This month’s client spotlight features Laura Liss of Patzik, Frank & Samotny Ltd. PFS has been a client of AZBS for 11 years. PFS celebrated its 25th anniversary earlier this year. PFS began as a corporate and securities boutique law firm and has expanded its practice areas, which include employment law, estate planning, healthcare, intellectual property, litigation, real estate and tax, to service the needs of its clients.
Laura Liss is Chair of PFS’ Employment Law Practice Group. She provides both legal and practical business advice on all phases of employment-related decisions. Laura regularly serves as a sounding board for business owners, executives and human resources professionals and assists them in successfully and efficiently navigating the various employment laws that affect their businesses. One of the things that drew Laura to PFS is the role the firm plays as outside general counsel to many middle market companies. PFS’s approach to client service appropriately reflects companies’ universal goal to minimize conflicts in the workplace that often lead to costly litigation.
One of the employment issues your business may be facing this Fall is how to prepare for the upcoming changes in the overtime rules under the Fair Labor Standards Act (“FLSA”), set to take effect on December 1, 2016. Generally speaking, employees must receive overtime pay for all hours worked over forty in a workweek at a rate of one and one-half their regular rate of pay, unless the employees fall under one of the FLSA’s statutory exemptions. Under the “white collar” exemptions (i.e. the exemptions for executive, administrative and professional employees), employees are “exempt” from the overtime pay requirements if they (1) are paid a salary of at least $455 per week (or $23,660 per year) and (2) meet the “duties test” for the exempt positions. As you may have heard in the news, the “duties test” is remaining the same, but the salary threshold to be exempt from overtime is more than doubling, to $47,476 per year.
This change could have a significant financial impact on businesses, unless you analyze your workforce and make necessary adjustments.
While there are various legislative efforts in the works to delay or stagger the impact of these new overtime rules, business should not bank on that possibility. If you have not done so already, now is the time to prepare for the changes. Below is a checklist PFS put together to help businesses prepare:
- Audit current employee classifications, salaries and job duties.
- Identify all employees classified as exempt/salaried (under the executive, administrative, or professional exemptions) who earn less than $47,476 per year.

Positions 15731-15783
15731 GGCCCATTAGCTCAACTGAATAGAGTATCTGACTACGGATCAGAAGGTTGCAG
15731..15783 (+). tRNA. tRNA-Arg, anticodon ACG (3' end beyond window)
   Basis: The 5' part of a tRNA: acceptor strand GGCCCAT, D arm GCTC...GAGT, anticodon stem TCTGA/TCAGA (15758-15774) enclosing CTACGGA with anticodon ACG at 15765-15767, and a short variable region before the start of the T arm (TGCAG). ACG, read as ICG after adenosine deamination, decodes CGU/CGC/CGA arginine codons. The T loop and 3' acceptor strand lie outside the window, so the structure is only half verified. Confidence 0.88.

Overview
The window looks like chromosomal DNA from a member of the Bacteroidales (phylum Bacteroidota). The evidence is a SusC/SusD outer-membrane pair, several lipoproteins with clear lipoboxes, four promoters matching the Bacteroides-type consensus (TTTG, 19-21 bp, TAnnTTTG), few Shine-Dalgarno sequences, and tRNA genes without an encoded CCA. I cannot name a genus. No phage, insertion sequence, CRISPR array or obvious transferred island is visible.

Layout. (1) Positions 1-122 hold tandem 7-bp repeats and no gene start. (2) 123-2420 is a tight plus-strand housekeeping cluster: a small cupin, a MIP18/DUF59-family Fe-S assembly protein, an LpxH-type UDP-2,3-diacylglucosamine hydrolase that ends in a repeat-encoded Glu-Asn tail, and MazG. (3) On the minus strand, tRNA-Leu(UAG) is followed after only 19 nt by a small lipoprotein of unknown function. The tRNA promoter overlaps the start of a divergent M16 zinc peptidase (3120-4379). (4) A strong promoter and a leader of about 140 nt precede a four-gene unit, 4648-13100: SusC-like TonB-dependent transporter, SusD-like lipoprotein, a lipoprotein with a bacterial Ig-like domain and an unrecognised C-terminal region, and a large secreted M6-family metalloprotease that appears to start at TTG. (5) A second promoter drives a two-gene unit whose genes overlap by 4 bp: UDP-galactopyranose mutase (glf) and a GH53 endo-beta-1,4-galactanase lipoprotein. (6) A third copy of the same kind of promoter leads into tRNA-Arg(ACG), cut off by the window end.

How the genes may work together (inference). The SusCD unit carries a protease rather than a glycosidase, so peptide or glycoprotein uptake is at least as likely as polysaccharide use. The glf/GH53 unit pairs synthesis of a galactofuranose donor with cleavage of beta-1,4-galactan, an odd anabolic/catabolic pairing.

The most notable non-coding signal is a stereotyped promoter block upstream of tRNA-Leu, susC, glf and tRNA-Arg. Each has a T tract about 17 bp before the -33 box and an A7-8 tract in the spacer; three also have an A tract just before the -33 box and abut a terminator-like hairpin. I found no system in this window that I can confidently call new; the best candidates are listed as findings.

- Consider job titles, annual salaries, hours worked and whether their employment is full-time or part-time.
- Review the jobs that the impacted employees are in and identify the number of employees who fall under and over the new salary threshold.
- Ensure your job descriptions accurately reflect the work actually performed.
- For employees who fall under the new salary threshold, consider the following:
- Increase exempt employees’ salary to meet the new salary threshold and keep them exempt; or
- Reclassify employees who no longer meet the salary test from exempt to non-exempt positions and determine an appropriate hourly rate.
- Begin tracking hours for employees who may be reclassified.
- Estimate how much overtime currently exempt employees work and how much it would cost to begin paying them overtime. In doing so, consider busier times of the year when employees may be required to work overtime.
- To minimize the impact of the potential additional overtime, consider: (a) limiting the amount of overtime worked (including by hiring more employees), or (b) setting the newly hourly pay rate at an amount that takes overtime pay into account.
- Consider policies or practices that may need to change regarding “working time” for reclassified employees (e.g., working from home or responding to work emails after hours).
- Consider how to communicate with select managers and employees who may be affected by the regulations and potential upcoming reclassification.
- In terms of messaging, it is important to convey your goal of keeping employees’ compensation the same. While you may need to adjust how you track their work and pay them, the intended result is for the employees to end up making the same amount that both the employees had expected and the business had budgeted.
Should you need assistance planning for and getting into compliance with the overtime changes, or would like to discuss any other employment issue facing your business, please feel free to contact Laura directly at email@example.com or 312-551-8300.